Wisconsin prohibits employers from discriminating “on the basis of age, race, creed, color, disability, marital status, sex, national origin, ancestry, arrest record, conviction record, military service, use or nonuse of lawful products off the employer’s premises during nonworking hours, or declining to attend a meeting or to participate in any communication about religious matters or political matters,” and it ensures that this law has teeth by allowing victims of discrimination to hold their employers accountable in state court. That’s about to change, however, as the Wisconsin legislature recently voted to strip the state’s workers of their ability to actually enforce this law — leaving anti-worker Gov. Scott Walker (R-WI) as the only obstacle to the law’s total repeal:
The Equal Pay Enforcement Act was meant to deter employers from discriminating by giving workers more avenues to press charges. Among other provisions, it allows individuals to plead their cases in the less costly, more accessible state circuit court system, rather than just in federal court.
In November, the state Senate approved (SB 202) rolling back this provision. On Wednesday, the Assembly did the same. Both were party-line votes. The legislation is now in the hands of Gov. Scott Walker (R). His office did not return a request for comment on whether the governor would sign it. . . .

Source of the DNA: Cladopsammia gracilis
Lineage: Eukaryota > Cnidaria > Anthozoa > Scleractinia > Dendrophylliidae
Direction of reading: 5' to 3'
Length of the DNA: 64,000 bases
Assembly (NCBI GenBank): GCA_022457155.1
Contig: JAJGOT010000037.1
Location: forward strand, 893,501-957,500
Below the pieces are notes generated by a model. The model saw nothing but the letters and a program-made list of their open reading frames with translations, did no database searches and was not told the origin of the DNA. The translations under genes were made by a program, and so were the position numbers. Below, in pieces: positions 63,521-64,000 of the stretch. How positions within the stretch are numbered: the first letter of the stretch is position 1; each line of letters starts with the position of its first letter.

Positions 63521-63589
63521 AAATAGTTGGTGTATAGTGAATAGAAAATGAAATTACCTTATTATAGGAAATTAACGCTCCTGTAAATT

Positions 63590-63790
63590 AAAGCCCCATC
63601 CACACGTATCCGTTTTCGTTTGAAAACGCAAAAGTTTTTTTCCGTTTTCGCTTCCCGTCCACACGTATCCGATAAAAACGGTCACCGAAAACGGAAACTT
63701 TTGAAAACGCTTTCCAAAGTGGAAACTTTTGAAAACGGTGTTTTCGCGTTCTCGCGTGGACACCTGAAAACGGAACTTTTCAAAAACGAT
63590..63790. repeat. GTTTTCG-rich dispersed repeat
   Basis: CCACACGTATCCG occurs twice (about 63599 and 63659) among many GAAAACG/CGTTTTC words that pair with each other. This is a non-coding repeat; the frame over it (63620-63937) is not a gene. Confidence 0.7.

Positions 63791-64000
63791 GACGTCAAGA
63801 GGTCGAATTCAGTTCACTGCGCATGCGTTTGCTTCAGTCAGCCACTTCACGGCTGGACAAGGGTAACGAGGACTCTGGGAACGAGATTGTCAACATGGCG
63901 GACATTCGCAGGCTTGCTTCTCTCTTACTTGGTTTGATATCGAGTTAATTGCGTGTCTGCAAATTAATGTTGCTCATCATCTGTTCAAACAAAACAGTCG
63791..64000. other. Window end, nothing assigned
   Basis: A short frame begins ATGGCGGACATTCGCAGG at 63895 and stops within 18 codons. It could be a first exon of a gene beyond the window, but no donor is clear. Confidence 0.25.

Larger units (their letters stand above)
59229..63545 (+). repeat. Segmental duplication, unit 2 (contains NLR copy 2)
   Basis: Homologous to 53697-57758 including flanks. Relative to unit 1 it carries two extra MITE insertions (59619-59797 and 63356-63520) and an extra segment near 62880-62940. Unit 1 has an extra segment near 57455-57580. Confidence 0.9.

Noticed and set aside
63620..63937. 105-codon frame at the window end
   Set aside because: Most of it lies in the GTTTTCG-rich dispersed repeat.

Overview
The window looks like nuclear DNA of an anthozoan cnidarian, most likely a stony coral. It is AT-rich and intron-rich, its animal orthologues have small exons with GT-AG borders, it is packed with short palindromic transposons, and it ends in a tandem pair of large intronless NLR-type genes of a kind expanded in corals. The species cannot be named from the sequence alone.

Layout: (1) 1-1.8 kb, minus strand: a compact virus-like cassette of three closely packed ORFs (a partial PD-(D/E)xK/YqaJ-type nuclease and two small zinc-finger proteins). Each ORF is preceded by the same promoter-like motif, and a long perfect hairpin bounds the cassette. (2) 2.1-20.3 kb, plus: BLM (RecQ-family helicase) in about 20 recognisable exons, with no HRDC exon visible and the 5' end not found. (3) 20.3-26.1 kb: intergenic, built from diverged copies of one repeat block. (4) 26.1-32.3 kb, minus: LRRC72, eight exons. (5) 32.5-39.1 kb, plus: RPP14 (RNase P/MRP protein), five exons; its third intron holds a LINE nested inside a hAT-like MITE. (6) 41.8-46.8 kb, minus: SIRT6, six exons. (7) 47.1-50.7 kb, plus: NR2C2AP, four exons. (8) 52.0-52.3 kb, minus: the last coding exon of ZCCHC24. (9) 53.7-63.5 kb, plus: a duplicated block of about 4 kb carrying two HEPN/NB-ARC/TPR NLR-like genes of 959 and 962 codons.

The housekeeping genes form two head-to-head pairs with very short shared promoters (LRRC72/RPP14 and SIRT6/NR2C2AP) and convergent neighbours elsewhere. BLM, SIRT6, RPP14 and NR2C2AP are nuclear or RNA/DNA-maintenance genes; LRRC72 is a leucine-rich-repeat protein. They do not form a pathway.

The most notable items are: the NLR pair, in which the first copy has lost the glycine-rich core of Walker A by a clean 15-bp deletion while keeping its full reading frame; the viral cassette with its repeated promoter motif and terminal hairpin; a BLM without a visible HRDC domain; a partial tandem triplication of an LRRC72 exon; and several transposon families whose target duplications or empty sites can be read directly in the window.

Women earn 77 cents for every dollar that men make. In Wisconsin, it’s 75 cents, according to [the Wisconsin Alliance for Women’s Health], which also estimates that families in the state “lose more than $4,000 per year due to unequal pay.”
Walker, of course, has no power to repeal federal law, so he cannot strip Wisconsin workers of their right to be free from race, gender and other forms of discrimination that are banned by national civil rights laws. Nevertheless, Wisconsin law provides additional protections, such as safeguards for people with criminal convictions, that are not available under federal law.
Moreover, as Amanda Terkel points out, Wisconsin state courts can enable victims of discrimination to receive swifter justice instead of waiting for an increasingly overburdened federal judiciary to act. And this problem is only likely to get worse as Walker’s political allies in the U.S. Senate wage an unprecedented campaign of obstruction against President Obama’s nominees to the federal bench.
It’s tough to imagine something more fundamental to a just society that a guarantee that employers will not discriminate, which is why it is so baffling why Wisconsin lawmakers do not believe that their state should protect against such discrimination.
*Disclaimer: The views expressed in this blog post are those of the author’s and not views expressed by Today’s Workplace/Workplace Fairness.
This blog originally appeared in ThinkProgress on February 27, 2012. Reprinted with permission.
About the Author: Ian Millhiser is a Policy Analyst at the Center for American Progress Action Fund and the Editor of ThinkProgress Justice. He received a B.A. in Philosophy from Kenyon College and a J.D., magna cum laude, from Duke University. Ian clerked for Judge Eric L. Clay of the United States Court of Appeals for the Sixth Circuit, and has worked as an attorney with the National Senior Citizens Law Center’s Federal Rights Project, as Assistant Director for Communications with the American Constitution Society, and as a Teach For America teacher in the Mississippi Delta. His writings have appeared in a diversity of legal and mainstream publications, including the Guardian, the American Prospect and the Duke Law Journal; and he has been a guest on CNN, MSNBC, Al Jazeera English, Fox Business and many radio shows.